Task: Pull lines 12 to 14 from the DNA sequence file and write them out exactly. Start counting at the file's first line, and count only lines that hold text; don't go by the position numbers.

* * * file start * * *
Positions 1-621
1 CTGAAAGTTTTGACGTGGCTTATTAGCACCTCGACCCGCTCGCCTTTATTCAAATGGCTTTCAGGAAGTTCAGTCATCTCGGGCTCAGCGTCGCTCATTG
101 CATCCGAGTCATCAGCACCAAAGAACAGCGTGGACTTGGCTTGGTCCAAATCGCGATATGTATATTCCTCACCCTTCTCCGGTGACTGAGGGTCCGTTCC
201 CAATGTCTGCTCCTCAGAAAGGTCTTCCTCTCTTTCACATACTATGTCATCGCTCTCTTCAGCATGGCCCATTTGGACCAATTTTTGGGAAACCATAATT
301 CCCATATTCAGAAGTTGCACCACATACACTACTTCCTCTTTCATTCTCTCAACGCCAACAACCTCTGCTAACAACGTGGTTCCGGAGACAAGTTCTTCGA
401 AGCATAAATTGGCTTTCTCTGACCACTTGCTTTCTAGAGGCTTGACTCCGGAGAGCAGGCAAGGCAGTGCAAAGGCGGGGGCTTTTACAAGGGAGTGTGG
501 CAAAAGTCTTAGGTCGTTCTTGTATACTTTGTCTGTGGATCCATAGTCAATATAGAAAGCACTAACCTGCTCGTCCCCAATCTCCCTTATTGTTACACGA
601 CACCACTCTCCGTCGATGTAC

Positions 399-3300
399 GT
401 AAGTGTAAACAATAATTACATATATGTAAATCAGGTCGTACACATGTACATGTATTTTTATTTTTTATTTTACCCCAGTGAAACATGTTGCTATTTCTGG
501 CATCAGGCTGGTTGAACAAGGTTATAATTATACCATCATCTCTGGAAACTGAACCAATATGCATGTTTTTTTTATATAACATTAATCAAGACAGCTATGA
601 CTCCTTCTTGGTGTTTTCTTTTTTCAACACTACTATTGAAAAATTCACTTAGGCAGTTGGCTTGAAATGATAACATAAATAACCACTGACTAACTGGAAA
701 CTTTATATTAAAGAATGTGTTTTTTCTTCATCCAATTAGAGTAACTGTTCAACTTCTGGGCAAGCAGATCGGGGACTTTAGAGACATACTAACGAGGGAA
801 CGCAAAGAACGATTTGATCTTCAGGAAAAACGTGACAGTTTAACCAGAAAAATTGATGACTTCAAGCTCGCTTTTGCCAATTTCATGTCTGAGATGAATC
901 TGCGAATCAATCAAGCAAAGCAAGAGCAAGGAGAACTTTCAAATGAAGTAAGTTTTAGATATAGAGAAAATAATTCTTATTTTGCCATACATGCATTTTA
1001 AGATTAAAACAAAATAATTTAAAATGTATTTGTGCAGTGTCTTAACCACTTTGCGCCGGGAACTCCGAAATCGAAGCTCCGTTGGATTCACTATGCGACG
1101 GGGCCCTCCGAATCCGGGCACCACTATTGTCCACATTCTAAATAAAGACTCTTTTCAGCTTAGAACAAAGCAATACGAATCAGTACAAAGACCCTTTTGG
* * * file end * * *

501 CATCAGGCTGGTTGAACAAGGTTATAATTATACCATCATCTCTGGAAACTGAACCAATATGCATGTTTTTTTTATATAACATTAATCAAGACAGCTATGA
601 CTCCTTCTTGGTGTTTTCTTTTTTCAACACTACTATTGAAAAATTCACTTAGGCAGTTGGCTTGAAATGATAACATAAATAACCACTGACTAACTGGAAA
701 CTTTATATTAAAGAATGTGTTTTTTCTTCATCCAATTAGAGTAACTGTTCAACTTCTGGGCAAGCAGATCGGGGACTTTAGAGACATACTAACGAGGGAA